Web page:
Military regulations are strict: Respect the commander-in-chief.
But given that some popularity polls have former vice presidential candidate -- and ardent Obama critic -- Sarah Palin nearly parallel with President Obama’s approval ratings, the Army faced a real conundrum when deciding how to deal with Ms. Palin’s on-base book signing scheduled for Monday at Fort Bragg, North Carolina.
The book, “Going Rogue,” describes Palin’s rise from hockey mom to governor of Alaska, to widely attacked (but also hugely popular) vice presidential candidate, whose independent streak caused the John McCain presidential campaign to opine that she was “going rogue.”
Fearful of a grandstanding political event -- and citing military regulations that prohibit public criticism of the commander-in-chief on base -- Fort Bragg brass first banned the media from an otherwise public event.
Facing pushback from the Associated Press and the Fayetteville Observer, the Army eventually pulled back, saying it would allow “limited” media access. Friday night, the Army threw up its beret in exasperation and decided to allow the whole dad gum national press gaggle to come down if they want to.
But Fort Bragg’s head-scratching over how to treat -- and define -- Ms. Palin goes to the heart of Newsweek’s cover story question: “How do you solve a problem like Sarah?” To solve a problem, you have to first define it. And as the Army found out, Palin, at least for now, is a political enigma.
And for the hyper-defining, acronym-crazy Army, that caused a bit of a meltdown, especially since Obama and Palin have dramatically different relationships with the military.
Commander-in-chief Obama, who is in the midst of making a major troop decision on Afghanistan, has no previous ties to the military, and is working to bolster civilian influence on the country’s military establishment.
Before she resigned as Alaska’s governor, Palin commanded the state’s National Guard. Her son Track is an Army soldier currently deployed overseas. She also plans to stop by Fort Hood, the site of the Nov. 5 rampage that killed 13 Americans.
Palin criticized the commander-in-chief in an interview with Fox News' Bill O'Reilly Friday night, citing national security specifically: “There’s some questionable actions that he’s taken so recently that I believe weakens our country and our security.”
Further complicating matters for the Army, Palin has been coy about her presidential plans, yet it’s clear to many insiders that she’s at least considering a 2012 presidential run. She outpaces all other self-described Republicans in polls.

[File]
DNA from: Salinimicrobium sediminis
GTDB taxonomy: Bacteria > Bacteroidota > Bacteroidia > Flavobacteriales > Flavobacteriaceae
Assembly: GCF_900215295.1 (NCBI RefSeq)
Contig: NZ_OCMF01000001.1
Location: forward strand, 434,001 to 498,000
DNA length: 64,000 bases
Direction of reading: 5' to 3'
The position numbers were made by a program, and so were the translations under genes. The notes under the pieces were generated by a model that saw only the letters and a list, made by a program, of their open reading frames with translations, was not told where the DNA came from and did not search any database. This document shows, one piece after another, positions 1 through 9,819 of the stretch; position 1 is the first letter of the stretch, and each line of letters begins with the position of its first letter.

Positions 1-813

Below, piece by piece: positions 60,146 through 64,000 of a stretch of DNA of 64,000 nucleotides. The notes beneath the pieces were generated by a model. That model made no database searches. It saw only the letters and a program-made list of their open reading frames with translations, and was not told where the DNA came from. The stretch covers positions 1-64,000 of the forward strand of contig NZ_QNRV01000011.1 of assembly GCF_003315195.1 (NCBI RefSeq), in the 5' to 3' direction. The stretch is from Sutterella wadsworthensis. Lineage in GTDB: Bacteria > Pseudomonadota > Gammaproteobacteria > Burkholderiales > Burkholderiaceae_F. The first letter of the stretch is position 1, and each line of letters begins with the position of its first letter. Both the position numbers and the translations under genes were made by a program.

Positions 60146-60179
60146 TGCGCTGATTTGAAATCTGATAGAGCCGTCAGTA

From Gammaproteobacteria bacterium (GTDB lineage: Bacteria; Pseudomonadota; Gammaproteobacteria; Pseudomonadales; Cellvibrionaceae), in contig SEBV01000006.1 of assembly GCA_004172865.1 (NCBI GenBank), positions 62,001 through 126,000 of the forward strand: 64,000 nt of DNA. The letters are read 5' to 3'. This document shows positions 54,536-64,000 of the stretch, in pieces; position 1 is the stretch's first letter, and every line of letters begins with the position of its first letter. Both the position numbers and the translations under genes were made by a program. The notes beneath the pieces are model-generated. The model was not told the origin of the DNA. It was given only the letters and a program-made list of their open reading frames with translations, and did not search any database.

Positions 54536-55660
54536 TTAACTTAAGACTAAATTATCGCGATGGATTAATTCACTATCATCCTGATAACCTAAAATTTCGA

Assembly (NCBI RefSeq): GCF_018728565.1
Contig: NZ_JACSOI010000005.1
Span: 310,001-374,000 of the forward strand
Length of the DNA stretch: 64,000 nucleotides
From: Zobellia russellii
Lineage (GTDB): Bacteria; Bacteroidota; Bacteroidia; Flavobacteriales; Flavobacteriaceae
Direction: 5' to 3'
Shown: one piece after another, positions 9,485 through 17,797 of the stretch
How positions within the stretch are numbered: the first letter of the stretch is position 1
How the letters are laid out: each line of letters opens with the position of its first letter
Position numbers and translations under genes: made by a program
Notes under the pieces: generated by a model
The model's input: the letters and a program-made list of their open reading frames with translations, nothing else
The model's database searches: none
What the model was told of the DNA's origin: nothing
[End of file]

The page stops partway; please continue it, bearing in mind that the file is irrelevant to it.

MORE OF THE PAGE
But Palin is also widely despised and ridiculed, especially by liberal bloggers. About 50 percent of all Americans view her unfavorably, according to Pollster.com, and a far higher percentage than that -- seven out of ten, according to a CNN poll this week -- say she’s not qualified to be president.
Yet her stature has risen to the point where the President's own fund-raising arm is using her as a foil to raise cash. Organizing For America began sending out letters this week hoping to raise $500,000 from Americans concerned about a “dangerous” Palin derailing healthcare reform.
For now, Palin seems to be enjoying the same kind of power Rush Limbaugh and Glenn Beck have: The ability to shape debate without any real skin in the game. And that’s the point Army officials had to finally concede at Fort Bragg.
How did they do it?
In the end, the Army defined Palin not as a book author, but instead made a distinction between her being a “politician” and Obama being “an elected official.”
"Our fear was that this would turn out to be a political platform, and us being a military installation we don't care who the politician is, we care who the elected official is," said beleaguered Bragg spokesman Tom McCollum.
Late Friday, the Army relented completely, realizing that even the US Army is no match for the best-selling Ms. Palin and her battalion of hangers-on. For now, they decided, she doesn’t represent a threat to the President’s command.
“We have put out the word to the soldiers, they can talk about the book, talk about anything you want to,” Mr. McCollum said Friday night.
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